Incessant rains across the region has worsened the flood scenario in Assam, with the Brahmaputra breaching its embankment at Jakhalabandha in central Assam, thus cutting off the national highway between Nagaon and Jorhat, and inundating hundreds of villages.
Floods in Katihar in Bihar on the other hand have cut off the lone rail link to the North-eastern region.
In Guwahati, the state government asked the Army and Air Force to remain on standby to aid the district authorities whenever the need arose. In Nagaon, Kokrajhar and Morigaon, columns of the Army were already deployed in Sunday to rescue the marooned people. Ten persons lost their lives on Sunday, taking the toll in the second wave up to 15 since August 10. The first wave had claimed 89 human lives.
The Brahmaputra caused a major breach at Hatimura near Jakhalabandha, just west of Kaziranga National Park in the wee hours of Sunday, catching thousands of residents of Jakhalabandha and Kaliabor and the adjoining villages. National Highway 715 has been submerged at Jakhalabandha and at several places in Kaziranga, while the Jakhalabandha-Silghat railway branch-line has been also overtopped at several places, official sources said.
“The situation is bad. Though the water-level is slightly receding in upper Assam, it rose throughout Sunday in central and lower Assam. The national highway has been submerged in several places in Kaziranga and Kaliabor. We held a meeting with Army, IAF and NDRF officers in Guwahati on Sunday, and asked them to help whenever required,” state chief secretary VK Pipersenia told The Indian Express.
People have taken shelter on the un-submerged portions of the highway, with Kaliabor sub-divisional officer Pankaj Chakravarty saying several schools where relief camps were set up early Sunday morning had to be abandoned as those too got inundated later in the day. Kaliabor incidentally is represented in the state assembly by water resource minister Keshab Mahanta.
The Brahmaputra has been flowing above the danger level from Sadiya to Dhubri since Friday, while several of its tributaries too have been overflowing, causing havoc in 21 of the state’s 32 districts. The authorities have suspended vehicular movement on NH-715 between Kaliabor and Numaligarh, with traffic to and fro Guwahati being diverted through Bokajan, Daboka and Nagaon.
No rail link to Northeast:
The railways have suspended all train movement between Guwahati and the rest of the country after floods overtopped the railway track at several places near Kishanganj in Bihar since early Sunday morning. Trains that have been suspended included the Rajdhani Express, Kamrup Express, Brahmaputra Mail, Northeast Express, Dibrugarh-Chennai Express, Dibrugarh-Lalgarh Express, Dibrugarh-Chandigarh Express, Guwahati-Okha Express, Guwahati-Puri Express among others.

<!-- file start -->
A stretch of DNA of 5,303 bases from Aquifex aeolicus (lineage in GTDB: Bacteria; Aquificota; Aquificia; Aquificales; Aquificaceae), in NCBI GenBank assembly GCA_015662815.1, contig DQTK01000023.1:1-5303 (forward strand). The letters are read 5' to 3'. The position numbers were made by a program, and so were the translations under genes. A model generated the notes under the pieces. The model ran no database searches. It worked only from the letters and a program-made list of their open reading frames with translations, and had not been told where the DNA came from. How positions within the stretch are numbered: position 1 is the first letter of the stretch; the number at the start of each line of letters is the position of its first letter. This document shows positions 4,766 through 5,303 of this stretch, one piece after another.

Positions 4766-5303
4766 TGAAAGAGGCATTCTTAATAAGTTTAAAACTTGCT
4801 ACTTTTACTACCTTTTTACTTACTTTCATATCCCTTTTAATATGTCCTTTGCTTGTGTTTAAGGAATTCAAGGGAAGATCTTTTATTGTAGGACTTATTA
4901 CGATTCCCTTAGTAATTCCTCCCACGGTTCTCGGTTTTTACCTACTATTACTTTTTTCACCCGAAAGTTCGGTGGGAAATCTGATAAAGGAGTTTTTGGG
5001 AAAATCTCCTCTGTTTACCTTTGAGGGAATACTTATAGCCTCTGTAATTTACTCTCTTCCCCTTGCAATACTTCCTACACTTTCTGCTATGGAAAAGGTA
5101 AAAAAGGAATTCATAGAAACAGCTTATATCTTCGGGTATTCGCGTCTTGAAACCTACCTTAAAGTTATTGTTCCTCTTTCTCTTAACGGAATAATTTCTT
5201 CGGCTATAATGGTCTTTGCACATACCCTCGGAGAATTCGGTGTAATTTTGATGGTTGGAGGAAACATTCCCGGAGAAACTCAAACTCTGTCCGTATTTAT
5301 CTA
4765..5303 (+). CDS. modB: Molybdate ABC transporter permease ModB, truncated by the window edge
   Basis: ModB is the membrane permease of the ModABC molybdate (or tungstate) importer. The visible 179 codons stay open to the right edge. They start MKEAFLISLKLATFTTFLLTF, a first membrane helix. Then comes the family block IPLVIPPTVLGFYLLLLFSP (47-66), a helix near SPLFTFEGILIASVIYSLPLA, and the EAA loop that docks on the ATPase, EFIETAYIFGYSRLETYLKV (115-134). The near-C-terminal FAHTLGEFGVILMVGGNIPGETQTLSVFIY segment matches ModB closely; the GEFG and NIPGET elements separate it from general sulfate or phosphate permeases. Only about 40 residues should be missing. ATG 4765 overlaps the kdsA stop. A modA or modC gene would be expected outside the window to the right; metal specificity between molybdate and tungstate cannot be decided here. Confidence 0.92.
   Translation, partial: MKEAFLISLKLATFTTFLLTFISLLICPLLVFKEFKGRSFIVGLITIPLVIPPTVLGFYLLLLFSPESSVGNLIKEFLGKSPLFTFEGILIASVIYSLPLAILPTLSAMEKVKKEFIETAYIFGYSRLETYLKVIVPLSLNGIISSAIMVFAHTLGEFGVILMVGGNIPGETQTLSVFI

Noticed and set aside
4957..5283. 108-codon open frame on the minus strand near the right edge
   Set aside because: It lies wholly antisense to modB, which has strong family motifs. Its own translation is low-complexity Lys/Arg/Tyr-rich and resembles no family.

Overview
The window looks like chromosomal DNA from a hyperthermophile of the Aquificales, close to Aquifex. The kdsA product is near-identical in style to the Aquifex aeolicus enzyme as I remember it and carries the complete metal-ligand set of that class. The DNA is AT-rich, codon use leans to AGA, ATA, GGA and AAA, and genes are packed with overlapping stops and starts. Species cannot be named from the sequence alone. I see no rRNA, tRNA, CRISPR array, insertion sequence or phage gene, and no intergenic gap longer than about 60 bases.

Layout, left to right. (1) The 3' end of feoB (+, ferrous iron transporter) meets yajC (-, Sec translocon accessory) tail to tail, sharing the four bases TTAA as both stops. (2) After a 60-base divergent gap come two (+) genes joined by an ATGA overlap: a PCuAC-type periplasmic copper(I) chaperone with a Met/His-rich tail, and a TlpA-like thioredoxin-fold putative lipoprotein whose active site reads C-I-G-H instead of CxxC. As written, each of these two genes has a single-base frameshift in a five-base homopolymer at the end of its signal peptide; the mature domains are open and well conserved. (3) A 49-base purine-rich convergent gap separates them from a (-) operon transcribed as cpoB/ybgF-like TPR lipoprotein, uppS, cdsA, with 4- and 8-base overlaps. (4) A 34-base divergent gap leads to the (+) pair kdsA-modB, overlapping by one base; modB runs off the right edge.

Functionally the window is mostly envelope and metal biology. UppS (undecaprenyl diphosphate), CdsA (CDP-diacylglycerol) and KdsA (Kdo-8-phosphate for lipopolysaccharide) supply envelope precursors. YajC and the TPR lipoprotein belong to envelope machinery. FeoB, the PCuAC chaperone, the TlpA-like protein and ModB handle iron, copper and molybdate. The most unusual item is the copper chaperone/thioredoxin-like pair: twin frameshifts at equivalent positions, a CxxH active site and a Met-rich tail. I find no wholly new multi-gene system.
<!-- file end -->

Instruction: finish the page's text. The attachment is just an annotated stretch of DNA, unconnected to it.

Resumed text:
The Meteorological department has forecast heavy rainfall and thundershower across the North-eastern region till August 17. The current Meteorological analysis and numerical model guidance suggests that fairly widespread to widespread rainfall activity is most likely over the North-Eastern states till Friday, a press release issued by the Met department said.
PM calls up Sonowal:
With the Assam flood situation turning grave, prime Minister Narendra Modi on Sunday afternoon called up chief minister Sarbananda Sonowal and enquired about the scale of devastation caused by the current wave of floods. The Prime Minister assured all cooperation from the Centre in tackling the situation, a press release issued by the CM’s office said.
Meanwhile, Nripendra Mishra, Principal Secretary in the PMOon Sunday directed the Assam chief secretary VK Pipersenia to submit a report to the PMO detailing the damage and devastation caused by the current wave of floods in Assam.
The flood situation in Kaziranga National Park in central Assam had also aggravated by the Brahmaputra floods, with official sources saying 83 per cent of the Park was under water till Sunday afternoon. While areas under 148 anti-poaching camps have been submerged, 13 camps have been evacuated after they were completely submerged.
A large number of animals have fled Kaziranga to take shelter in the Karbi Anglong hills across the National Highway 715 that forms the Park’s southern boundary.
The Centre for Wildlife Rehabilitation & Conservation (CWRC) has rescued nine Kaziranga animals since Saturday after they were washed away by the floods. These included two rhino calfs, two elephant calfs and five hog deer.